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US airlines are pretty stingy with regard to compensation when things go wrong. Compared to strict EU regulations, US airlines are responsible just for getting you to your destination at some point, and they can use “weather” and “air traffic control” to weasel out of situations where compensation is warranted. Nonetheless, even though airlines aren’t legally obligated to compensate you, many will do so if you’re a loyal customer and if you ask the right way. The following is my story of flying to Brazil on American Airlines, and how I think I came out pretty whole from several annoying situations.
When I went to Fernando de Noronha in April, I needed to fly from Miami to Recife. It’s an overnight, 8 hour flight; the business class cabin was pretty much sold out when I booked, and I didn’t want to shell out 100,000 miles each way for a peak award when saver level awards were available for just 20,000 miles in economy (since off-peak US to Argentina, Bolivia, Brazil, Chile, and Uruguay is March 1 – May 31 and August 16 – November 30).
I snagged an exit row window and luckily there was no one sitting next to me; however, the set recline function was broken, which made sleeping on an overnight flight even more difficult. I shot an email off to American to let them know to fix it and to voice my disappointment. I didn’t expect any points, but to my delight they gave me 15,000 AAdvantage miles for the trouble. Score! Total cost of flight from Miami to Recife = 5,000 miles (~$90 based on July point valuations).
Return Flight Recife to Miami
The return flight suffered a mechanical failure of some sort, and we sat on the tarmac for two hours only to find out that American Airlines would be canceling the flight. Around 1 am they unloaded the plane and baggage, and then the entire 757 lined up to be re-accommodated by two agents. Each customer took between 5 and 10 minutes to handle, so it was going to be a long, long night. I immediately called the Executive Platinum line, but sadly they couldn’t do anything to rebook me, as the reservation was under airport control. I called back again and got the same answer: “wait in line to rebook, and to get hotel and other vouchers.”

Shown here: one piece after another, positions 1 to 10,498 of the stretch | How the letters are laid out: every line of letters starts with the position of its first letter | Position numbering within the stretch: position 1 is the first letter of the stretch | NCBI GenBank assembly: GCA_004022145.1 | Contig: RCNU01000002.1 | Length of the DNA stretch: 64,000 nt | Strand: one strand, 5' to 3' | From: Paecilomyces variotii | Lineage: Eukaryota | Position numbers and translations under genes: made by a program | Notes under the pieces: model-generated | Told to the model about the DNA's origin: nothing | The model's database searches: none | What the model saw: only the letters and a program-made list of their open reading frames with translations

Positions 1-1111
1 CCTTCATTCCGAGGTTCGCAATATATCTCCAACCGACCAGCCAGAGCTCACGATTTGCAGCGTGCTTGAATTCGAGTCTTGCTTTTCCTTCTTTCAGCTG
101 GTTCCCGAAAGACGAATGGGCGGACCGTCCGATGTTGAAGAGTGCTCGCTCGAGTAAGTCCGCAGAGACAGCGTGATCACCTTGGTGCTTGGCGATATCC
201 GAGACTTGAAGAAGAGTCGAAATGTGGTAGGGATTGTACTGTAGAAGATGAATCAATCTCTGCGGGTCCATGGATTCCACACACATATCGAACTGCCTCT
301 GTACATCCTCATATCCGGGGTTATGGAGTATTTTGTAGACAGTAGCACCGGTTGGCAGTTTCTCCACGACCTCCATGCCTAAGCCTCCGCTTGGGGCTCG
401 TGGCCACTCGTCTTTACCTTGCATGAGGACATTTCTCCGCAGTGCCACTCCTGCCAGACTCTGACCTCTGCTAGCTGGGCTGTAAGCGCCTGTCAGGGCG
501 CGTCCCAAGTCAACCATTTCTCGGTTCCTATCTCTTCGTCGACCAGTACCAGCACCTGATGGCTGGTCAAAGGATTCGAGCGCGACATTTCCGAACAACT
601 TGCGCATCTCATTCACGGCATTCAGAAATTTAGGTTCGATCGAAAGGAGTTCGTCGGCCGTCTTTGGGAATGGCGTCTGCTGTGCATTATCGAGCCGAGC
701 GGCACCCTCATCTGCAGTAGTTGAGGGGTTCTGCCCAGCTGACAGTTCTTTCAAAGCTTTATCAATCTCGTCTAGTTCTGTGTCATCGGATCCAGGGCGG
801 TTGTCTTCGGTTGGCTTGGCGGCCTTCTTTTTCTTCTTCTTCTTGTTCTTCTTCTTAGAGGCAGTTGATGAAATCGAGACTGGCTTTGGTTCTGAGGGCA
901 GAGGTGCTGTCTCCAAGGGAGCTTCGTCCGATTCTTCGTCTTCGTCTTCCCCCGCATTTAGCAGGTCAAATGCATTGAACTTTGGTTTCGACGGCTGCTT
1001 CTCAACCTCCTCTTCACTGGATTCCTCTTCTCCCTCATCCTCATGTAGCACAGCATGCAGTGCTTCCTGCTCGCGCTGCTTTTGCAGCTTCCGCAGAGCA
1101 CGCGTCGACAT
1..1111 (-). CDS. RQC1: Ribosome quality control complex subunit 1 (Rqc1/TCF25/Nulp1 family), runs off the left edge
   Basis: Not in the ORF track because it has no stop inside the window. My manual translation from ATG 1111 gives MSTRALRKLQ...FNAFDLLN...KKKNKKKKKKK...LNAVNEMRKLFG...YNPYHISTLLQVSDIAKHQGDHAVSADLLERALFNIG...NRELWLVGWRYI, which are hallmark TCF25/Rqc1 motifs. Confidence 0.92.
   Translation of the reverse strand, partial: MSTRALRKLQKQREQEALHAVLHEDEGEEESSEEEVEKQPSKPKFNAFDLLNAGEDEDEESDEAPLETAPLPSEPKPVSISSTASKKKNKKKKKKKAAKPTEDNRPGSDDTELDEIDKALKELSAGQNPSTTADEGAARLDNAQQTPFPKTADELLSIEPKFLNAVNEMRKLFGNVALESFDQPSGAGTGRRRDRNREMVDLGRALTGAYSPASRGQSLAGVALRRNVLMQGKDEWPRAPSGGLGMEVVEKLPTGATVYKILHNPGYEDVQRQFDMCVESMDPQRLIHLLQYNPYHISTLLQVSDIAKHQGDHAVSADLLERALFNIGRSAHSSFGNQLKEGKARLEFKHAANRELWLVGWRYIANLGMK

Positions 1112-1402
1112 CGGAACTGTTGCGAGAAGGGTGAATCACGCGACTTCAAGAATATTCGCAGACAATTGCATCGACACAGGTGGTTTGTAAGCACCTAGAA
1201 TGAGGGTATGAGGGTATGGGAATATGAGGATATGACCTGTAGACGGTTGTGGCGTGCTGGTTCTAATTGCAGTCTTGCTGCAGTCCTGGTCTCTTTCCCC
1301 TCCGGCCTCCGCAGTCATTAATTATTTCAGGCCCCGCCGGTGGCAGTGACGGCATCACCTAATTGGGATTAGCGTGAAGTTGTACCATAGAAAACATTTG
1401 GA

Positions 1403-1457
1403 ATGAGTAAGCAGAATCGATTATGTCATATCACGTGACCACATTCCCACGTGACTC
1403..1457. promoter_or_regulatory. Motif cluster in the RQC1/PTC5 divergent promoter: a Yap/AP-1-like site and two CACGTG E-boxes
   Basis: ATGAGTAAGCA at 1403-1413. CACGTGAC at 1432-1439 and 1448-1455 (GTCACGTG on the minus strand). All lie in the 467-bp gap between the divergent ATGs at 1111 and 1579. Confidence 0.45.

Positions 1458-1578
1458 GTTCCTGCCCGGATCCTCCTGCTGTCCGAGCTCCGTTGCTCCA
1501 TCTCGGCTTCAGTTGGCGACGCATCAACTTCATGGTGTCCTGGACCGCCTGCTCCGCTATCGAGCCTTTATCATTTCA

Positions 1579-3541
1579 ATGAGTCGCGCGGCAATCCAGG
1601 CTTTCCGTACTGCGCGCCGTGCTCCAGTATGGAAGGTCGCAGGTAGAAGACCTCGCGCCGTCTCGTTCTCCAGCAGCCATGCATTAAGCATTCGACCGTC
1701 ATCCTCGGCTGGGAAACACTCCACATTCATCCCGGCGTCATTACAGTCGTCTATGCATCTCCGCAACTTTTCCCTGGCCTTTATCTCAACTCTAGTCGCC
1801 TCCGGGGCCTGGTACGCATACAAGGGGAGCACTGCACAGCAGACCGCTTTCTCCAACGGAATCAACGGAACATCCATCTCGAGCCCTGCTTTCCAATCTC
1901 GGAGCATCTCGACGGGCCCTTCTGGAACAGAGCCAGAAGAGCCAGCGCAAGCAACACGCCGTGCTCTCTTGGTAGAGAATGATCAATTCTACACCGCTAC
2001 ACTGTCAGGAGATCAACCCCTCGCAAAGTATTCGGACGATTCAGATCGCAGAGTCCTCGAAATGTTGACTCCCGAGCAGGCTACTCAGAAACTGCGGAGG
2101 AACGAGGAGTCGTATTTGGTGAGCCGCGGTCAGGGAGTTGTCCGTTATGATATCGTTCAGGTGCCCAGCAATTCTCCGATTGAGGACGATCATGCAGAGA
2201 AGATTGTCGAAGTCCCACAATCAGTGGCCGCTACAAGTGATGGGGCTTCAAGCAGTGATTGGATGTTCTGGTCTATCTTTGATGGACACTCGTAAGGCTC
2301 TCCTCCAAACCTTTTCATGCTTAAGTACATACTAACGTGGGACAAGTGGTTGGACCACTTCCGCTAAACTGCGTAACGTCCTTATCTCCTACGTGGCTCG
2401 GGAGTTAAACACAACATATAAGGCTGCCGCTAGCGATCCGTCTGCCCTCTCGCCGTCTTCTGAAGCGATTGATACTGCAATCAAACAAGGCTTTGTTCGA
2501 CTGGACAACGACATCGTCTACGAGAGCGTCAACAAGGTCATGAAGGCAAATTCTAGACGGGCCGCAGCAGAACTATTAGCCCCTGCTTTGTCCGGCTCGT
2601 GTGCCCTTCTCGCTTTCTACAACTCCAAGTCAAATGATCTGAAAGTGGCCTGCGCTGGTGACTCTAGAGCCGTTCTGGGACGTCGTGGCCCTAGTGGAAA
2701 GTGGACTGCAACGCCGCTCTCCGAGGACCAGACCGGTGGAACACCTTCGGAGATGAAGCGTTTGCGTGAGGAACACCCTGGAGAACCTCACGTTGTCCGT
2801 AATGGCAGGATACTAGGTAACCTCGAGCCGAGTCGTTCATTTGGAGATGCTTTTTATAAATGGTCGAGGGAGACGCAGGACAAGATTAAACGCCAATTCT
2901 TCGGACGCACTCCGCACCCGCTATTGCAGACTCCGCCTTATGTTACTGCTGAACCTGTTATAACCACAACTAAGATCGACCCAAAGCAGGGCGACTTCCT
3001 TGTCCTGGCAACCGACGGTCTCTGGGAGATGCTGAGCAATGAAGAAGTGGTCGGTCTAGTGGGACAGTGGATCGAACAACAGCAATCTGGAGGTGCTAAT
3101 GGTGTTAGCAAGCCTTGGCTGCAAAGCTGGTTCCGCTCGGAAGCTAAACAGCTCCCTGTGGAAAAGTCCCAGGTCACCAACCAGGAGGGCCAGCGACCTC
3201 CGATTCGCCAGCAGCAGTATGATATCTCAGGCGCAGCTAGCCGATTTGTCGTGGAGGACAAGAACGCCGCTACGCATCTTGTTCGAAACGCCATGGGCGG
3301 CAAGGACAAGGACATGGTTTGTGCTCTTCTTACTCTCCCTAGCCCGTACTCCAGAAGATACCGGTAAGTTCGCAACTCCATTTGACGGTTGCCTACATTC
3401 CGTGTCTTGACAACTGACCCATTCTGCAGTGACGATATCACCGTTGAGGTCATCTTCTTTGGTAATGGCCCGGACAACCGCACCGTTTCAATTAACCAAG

No thanks; my time (and sleep) is way more valuable than waiting for hours in the middle of the night. I decided to book my own hotel in Recife (Hotel Jangadeiro, which was extremely bare bones with only a thin sheet on the bed) and keep all of the receipts for my taxis and expenses. I then outright cancelled my return itinerary and decided I’d just rebook myself on a SAAver award for 50,000 miles from Recife to Sao Paulo to Miami with a stopover (back in the good old days when AA allowed stopovers at international gateways), and then keep Miami- LAX- Kauai for later in the year.
After arriving back home, I submitted a complaint to AA on April 3rd through their “Email AA Customer Relations” link. I described the situation and explained that I incurred expenses from having to stay an extra night in Recife. The following day I received a response from a Customer Relations representative who was very apologetic and offered to reimburse me for the expenses I had listed in my complaint, as well as award me with 25,000 miles for the inconvenience.
On April 7th I submitted a list of expenses along with receipts totaling $476.19, which I used my Sapphire Preferred card to pay for so I could earn double points on the travel charges and avoid foreign transaction fees.
The Points Guy Assessment:
The Chase Sapphire Preferred is a great pick for the beginner and the frequent traveler. The CSP has superb travel benefits, double points on certain purchases, and a 50,000 point sign up bonus. The $95 annual fee is waived the first year so this puts it as one of the less expensive cards, while still allowing you to earn one of the most valuable point currencies.
- Earn 50,000 bonus points after you spend $4,000 on purchases in the first 3 months from account opening. That's $625 toward travel when you redeem through Chase Ultimate Rewards®
- Chase Sapphire Preferred® named a 'Best Travel Credit Card' by MONEY® Magazine, 2016-2017
- 2X points on travel and dining at restaurants worldwide & 1 point per dollar spent on all other purchases.
- No foreign transaction fees
- 1:1 point transfer to leading airline and hotel loyalty programs
- Get 25% more value when you redeem for airfare, hotels, car rentals and cruises through Chase Ultimate Rewards. For example, 50,000 points are worth $625 toward travel
- No blackout dates or travel restrictions - as long as there's a seat on the flight, you can book it through Chase Ultimate Rewards